Eiichiro Amakasu, 70, is a carpenter who designs and builds traditional Japanese homes and their surrounding gardens. He is an expert of sukiya, a residential architectural style that is typically associated with Japanese tea houses. He is also a master of the kanna, the Japanese plane, which is one of the trade's most important woodworking tools. Since 1997, Amakasu has been one of the organizers of Kezurou-kai, a yearly Japanese-planing event that attracts hundreds of carpenters from around Japan as well as some from abroad. The carpenters attending the event bring their own tools and wood, and they demonstrate various carving techniques. Amakasu's kanna skills always draw crowds, and he garners the respect of his peers as he slides off the thinnest, longest and widest shavings from the boards. A single shaving can be a few meters long and as thin as 0.003 mm, the diameter of human hair. Though he is famous for his kanna skills, he also well known for being shy, and yet still keen to teach others the magic of woodworking. He was also the inspiration for the Edo Period carpenter character in Shuichi Sae's novel, "Edo Shokunin Kitan."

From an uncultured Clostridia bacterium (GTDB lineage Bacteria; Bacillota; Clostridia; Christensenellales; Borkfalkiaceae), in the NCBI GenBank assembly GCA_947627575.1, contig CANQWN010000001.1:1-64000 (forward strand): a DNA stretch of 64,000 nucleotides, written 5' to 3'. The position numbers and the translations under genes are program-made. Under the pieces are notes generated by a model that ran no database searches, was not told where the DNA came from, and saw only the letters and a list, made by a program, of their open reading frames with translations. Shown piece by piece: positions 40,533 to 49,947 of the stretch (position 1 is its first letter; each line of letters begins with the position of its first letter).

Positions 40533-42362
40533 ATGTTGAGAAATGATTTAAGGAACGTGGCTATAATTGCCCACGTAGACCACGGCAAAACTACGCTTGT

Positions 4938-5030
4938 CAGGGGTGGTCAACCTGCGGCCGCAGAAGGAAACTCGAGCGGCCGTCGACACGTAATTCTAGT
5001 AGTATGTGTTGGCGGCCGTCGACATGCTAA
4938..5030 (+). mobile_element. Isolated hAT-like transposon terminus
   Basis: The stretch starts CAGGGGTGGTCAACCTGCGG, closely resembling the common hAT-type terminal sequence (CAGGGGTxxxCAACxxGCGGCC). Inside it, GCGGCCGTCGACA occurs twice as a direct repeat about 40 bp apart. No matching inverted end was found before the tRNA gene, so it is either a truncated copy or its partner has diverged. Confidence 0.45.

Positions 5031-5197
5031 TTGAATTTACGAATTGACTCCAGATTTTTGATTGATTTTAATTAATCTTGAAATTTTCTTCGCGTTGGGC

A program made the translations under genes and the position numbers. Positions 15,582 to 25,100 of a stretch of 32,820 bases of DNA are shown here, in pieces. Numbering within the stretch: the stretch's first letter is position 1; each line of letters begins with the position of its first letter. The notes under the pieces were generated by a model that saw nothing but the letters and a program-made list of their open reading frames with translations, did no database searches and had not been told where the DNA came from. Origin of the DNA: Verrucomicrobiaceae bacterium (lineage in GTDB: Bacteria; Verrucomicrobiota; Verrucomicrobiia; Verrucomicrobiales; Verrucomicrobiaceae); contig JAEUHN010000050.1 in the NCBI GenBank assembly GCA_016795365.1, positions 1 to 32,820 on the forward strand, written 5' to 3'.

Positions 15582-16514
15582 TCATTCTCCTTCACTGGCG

Be picky about the type of work you accept! Sure, you might not get rich that way but you will improve your skills and develop a reputation for excellent taste and professionalism. The only jobs I accept are the ones that start with nothing or something great. I used to get offers to renovate family homes that were built 10 to 20 years previously. I refused those jobs because the only way to fix such buildings would be to demolish them and start from scratch, and that's not what the owners had in mind. For a long time, I had no income for six or more months each year. But I did not change my philosophy.

If you bring the women to your side, you'll be OK! Wives decide everything in Japan, so as long as we get along with them, the job is easy.